Politics of the unmentionables, part 4: Love

By Scott Hamilton & Stuart Kells

October 24, 2019

‘Remember the saying, not all the good ideas are on your side and not all your enemies are on the other side.’  That’s from Anna Bligh, former Premier of Queensland. Like death, drugs and alcohol, and sex, marriage law has been a zone of hot-blooded political debate, but also of genuine bipartisanship. Part 4 of the ‘Politics of the unmentionables’.

‘I don’t know if I am a Bohemian revolutionary.

 – Do you believe in beauty?

 – Yes.

 – Freedom?

 – Of course.

– Truth?


– Love?

Above all things, I believe in love.’

Baz Luhrmann’s Moulin Rouge!


Strange as it may seem, politicians also believe in love, and some of our very first laws were about love and marriage.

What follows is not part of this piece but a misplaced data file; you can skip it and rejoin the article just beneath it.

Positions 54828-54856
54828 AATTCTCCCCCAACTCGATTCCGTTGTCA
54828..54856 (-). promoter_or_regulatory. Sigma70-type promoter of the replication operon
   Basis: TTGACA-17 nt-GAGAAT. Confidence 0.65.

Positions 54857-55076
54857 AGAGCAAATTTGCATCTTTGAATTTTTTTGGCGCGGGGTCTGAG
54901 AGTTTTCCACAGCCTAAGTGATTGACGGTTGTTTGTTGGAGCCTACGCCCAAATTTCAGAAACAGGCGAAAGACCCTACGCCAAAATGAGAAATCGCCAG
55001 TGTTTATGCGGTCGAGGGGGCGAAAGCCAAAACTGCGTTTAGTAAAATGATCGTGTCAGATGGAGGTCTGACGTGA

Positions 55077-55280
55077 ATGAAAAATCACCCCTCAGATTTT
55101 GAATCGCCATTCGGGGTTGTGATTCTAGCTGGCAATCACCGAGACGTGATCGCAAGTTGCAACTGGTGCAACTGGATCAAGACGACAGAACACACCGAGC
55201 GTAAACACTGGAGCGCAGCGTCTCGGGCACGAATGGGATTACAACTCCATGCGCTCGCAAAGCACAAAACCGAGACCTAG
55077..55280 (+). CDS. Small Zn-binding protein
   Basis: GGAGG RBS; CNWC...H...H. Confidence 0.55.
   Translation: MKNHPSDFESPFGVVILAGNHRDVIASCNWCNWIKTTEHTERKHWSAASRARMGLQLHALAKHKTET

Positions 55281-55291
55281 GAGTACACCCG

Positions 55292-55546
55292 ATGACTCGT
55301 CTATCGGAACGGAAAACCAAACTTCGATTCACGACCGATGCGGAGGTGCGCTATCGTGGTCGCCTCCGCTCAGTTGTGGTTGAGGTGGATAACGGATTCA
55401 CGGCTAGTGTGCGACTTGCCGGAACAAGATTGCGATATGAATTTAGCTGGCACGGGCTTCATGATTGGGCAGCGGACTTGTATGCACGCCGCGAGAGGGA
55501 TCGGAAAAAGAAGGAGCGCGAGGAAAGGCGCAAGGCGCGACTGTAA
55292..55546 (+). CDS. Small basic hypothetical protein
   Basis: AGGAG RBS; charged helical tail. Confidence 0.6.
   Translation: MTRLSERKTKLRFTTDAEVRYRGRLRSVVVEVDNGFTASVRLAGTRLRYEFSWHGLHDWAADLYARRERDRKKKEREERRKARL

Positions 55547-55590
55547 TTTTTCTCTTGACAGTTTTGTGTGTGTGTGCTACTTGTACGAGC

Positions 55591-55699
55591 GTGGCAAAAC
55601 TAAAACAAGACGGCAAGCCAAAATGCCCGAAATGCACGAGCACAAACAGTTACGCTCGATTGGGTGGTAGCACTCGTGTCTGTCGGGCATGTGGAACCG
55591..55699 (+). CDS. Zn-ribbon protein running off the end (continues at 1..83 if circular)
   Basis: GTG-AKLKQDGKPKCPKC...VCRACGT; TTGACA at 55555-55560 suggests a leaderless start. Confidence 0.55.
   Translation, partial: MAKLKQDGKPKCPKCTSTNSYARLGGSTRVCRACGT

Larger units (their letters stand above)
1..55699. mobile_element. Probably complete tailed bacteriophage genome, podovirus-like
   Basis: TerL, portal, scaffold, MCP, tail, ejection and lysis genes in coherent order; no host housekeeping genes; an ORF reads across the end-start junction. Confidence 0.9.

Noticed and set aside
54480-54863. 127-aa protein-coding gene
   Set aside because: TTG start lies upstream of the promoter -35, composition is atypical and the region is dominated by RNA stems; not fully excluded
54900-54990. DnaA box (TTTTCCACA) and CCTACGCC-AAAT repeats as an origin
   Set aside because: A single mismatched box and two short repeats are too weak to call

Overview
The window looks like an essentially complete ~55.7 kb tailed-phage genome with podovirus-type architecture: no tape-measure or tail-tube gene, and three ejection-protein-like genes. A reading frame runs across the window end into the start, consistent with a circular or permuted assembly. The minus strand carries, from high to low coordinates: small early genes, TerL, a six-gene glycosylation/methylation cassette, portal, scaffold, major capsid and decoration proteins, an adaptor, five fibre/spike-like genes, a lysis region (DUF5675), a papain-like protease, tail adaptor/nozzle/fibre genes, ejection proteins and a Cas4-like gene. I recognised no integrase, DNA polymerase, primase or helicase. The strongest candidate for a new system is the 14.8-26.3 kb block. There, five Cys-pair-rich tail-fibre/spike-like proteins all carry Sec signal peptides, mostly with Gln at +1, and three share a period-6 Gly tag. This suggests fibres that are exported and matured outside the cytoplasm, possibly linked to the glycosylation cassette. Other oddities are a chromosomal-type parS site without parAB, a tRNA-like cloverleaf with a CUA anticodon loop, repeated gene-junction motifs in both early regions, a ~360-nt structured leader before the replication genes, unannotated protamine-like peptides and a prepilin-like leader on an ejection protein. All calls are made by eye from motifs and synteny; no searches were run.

Love and marriage

In 2008 and 2009, there were wide-ranging reforms at the federal level in Australia to equalise entitlements and responsibilities for same-sex couples in areas such as social security, employment, taxation, and superannuation. However, there remained one significant area of difference between the treatment of same-sex and heterosexual relationships, and that was in the institution of marriage.

The 43rd Parliament saw a shift in the major political parties’ attitudes to same-sex marriage. In December 2011, the Labor Party’s platform was amended to support it. Kevin Rudd reversed his opposition to same-sex marriage in May 2013, shortly before regaining the Labor leadership.

During the election campaign, Rudd promised that if re-elected, his government would introduce marriage equality legislation within a hundred days of taking office, and Labor MPs would be allowed a conscience vote on the issue.